Maryse Condé (kohn-day) was born in the West Indies to Auguste and Jeanne Quidal Boucolon. She spent eight years of her adult life teaching in Guinea, Ghana, and Senegal and then took up residence in Paris, save for two years in London working for the British Broadcasting Company (BBC, 1968-1970). Fascinated by the political upheavals in the emerging independent countries of Africa, she focused her attention on them and on the effect such transitions have on the lives of common citizens. Condé is extraordinarily well versed in African history and knows its folklore intimately.
Maryse Boucolon married Mamadou Condé in 1958 and had three children with him. A year after they divorced in 1981, she married Richard Philcox, the translator of most of her novels. With him, she translated into French Eric Williams’s From Columbus to Castro: The History of the Caribbean, 1492-1969 (1970).
During the years she spent in Africa, many African nations, long possessions of European countries, gained their independence. Many demagogues, motivated largely by visions of personal gain, grasped power, often to the considerable detriment of their people.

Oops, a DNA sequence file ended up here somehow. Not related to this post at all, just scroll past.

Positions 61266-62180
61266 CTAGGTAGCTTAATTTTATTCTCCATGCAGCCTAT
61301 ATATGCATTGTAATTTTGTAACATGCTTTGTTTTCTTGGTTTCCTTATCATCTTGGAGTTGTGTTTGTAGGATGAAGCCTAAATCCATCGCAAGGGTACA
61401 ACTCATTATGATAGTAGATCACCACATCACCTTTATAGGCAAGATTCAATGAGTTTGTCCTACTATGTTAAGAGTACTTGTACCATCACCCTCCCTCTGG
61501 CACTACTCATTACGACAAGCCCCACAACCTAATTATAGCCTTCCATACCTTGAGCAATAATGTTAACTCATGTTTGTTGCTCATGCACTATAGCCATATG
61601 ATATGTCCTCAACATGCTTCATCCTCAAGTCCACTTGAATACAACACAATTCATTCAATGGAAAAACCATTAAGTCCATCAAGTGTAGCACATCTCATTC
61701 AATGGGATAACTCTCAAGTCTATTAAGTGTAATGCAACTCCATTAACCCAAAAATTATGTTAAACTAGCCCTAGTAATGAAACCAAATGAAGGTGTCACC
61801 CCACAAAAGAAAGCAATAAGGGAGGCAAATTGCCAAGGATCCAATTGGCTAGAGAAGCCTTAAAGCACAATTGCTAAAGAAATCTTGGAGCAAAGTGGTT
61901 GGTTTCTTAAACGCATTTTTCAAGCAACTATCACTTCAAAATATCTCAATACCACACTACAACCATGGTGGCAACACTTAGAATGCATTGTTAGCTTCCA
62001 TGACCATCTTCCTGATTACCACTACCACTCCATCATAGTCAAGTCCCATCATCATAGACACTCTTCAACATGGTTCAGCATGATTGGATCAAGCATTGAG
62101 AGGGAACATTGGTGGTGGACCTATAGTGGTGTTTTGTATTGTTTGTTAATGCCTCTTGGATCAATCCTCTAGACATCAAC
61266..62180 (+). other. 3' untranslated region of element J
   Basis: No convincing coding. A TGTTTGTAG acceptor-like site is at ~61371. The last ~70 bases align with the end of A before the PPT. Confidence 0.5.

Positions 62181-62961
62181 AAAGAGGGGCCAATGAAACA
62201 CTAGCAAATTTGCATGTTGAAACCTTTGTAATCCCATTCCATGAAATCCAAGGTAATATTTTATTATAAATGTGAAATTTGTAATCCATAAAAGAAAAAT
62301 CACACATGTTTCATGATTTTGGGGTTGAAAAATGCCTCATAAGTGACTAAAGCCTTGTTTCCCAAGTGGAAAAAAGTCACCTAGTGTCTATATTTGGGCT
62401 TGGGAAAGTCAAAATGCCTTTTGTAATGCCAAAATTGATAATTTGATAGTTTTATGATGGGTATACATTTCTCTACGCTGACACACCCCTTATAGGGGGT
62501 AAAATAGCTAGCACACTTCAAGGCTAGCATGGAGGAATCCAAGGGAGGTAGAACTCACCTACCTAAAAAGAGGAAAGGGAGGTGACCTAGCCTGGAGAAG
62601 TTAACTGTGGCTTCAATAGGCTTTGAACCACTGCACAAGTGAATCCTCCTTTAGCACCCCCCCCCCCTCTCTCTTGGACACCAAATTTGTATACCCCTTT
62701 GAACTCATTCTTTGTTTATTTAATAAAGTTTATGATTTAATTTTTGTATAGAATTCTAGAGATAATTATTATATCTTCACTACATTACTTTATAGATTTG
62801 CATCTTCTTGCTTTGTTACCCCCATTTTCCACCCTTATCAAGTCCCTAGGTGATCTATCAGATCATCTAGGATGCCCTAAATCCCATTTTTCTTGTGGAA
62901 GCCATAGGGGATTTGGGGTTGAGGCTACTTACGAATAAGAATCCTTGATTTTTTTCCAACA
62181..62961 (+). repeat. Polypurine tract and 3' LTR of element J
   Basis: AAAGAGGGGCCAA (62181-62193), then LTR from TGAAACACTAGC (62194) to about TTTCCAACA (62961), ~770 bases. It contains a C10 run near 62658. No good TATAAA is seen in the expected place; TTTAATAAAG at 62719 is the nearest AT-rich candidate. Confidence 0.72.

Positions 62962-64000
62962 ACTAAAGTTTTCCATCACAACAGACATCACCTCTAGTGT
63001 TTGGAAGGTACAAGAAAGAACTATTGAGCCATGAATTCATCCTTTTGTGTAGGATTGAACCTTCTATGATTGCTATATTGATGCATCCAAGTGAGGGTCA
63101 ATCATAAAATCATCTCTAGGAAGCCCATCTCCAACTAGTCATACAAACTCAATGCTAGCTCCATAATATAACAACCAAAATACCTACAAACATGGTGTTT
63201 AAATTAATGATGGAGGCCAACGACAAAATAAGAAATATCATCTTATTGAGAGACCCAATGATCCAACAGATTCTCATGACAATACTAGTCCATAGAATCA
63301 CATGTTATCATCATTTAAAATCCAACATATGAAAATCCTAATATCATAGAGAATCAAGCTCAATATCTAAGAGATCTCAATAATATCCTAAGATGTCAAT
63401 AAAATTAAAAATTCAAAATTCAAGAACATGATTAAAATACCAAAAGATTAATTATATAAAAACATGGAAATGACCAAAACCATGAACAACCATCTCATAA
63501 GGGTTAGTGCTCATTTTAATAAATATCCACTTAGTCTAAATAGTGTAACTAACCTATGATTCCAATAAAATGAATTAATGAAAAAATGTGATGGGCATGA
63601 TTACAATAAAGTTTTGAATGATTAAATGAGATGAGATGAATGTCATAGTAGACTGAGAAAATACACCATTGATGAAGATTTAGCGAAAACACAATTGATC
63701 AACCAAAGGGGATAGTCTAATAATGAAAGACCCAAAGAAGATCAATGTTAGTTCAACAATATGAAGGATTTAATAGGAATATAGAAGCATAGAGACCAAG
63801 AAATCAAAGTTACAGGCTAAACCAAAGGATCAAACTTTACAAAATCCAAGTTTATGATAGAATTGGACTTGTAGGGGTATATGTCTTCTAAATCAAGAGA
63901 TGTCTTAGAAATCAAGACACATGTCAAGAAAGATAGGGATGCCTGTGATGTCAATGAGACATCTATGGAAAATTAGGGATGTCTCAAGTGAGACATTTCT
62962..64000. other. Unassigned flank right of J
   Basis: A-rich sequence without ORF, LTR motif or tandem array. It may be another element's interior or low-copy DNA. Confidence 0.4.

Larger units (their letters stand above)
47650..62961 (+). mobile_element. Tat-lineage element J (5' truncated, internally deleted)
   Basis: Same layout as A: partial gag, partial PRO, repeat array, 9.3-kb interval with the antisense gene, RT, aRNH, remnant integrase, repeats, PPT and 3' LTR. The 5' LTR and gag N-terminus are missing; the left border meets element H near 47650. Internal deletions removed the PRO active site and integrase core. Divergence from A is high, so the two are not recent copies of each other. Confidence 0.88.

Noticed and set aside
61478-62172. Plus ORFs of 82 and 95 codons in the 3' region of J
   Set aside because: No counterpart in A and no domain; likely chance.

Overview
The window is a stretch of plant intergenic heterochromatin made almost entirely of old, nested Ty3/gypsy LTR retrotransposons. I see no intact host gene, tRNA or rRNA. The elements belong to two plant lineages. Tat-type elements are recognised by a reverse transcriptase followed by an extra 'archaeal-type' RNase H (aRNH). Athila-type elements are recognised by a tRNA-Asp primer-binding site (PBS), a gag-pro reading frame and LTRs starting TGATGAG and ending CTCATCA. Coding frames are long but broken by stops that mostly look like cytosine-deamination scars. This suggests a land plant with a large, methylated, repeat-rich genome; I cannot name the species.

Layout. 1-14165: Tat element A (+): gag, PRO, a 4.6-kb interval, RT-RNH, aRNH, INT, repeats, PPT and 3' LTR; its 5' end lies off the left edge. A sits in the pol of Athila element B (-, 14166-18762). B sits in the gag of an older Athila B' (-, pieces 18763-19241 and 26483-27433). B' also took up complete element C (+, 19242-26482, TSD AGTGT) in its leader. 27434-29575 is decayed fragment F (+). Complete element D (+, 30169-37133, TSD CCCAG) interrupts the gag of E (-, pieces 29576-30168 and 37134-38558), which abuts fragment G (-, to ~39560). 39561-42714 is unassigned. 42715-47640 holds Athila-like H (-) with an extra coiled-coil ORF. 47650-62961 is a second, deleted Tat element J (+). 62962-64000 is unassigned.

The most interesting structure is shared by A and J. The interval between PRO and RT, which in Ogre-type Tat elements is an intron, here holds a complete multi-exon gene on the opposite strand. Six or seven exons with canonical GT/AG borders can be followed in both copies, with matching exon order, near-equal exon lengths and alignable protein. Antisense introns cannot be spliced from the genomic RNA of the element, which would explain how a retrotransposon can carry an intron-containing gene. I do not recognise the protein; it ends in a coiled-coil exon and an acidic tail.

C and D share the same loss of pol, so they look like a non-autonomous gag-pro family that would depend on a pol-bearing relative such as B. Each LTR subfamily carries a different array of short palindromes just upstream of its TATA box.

When Condé left Africa, she went first to London to serve in the French Services of the BBC, then gravitated to Paris, where she taught while working for the doctorate that the University of Paris awarded her in 1976. Aside from lecture trips and occasional writer-in-resident stints in the United States and the West Indies, she spent her life in Paris until 1989, when she took a position as professor of French at the University of California, Berkeley. In 1992 she moved to the University of Maryland, College Park, and in 1995 to Columbia University, where she also became the chairperson of the French and Francophone Institute in 1997. She has also taught at California Institute of Technology, the University of Virginia, and Harvard University.
It was in Paris that she wrote her first novel, Hérémakhonon. In this novel Condé deals with a problem that pervades much of her writing: She looks at where people cast their lots in transitional politics when their way of life comes into conflict with the dislocations that inevitably occur when their countries succumb to European and American cultural influences. The novel’s protagonist, Veronica, bears a strong resemblance to Condé in that she is a Paris-educated woman from Guadeloupe who works in Hérémakhonon.
Veronica reflects on her life in the West Indies and in Paris. She takes as her lover Ibrahim Sory, who is engaged in an ideological struggle with Saliou, an associate of Veronica at the institute where she teaches. Saliou, a revolutionary, is a figurehead for the new dictator, Mwalimwana....
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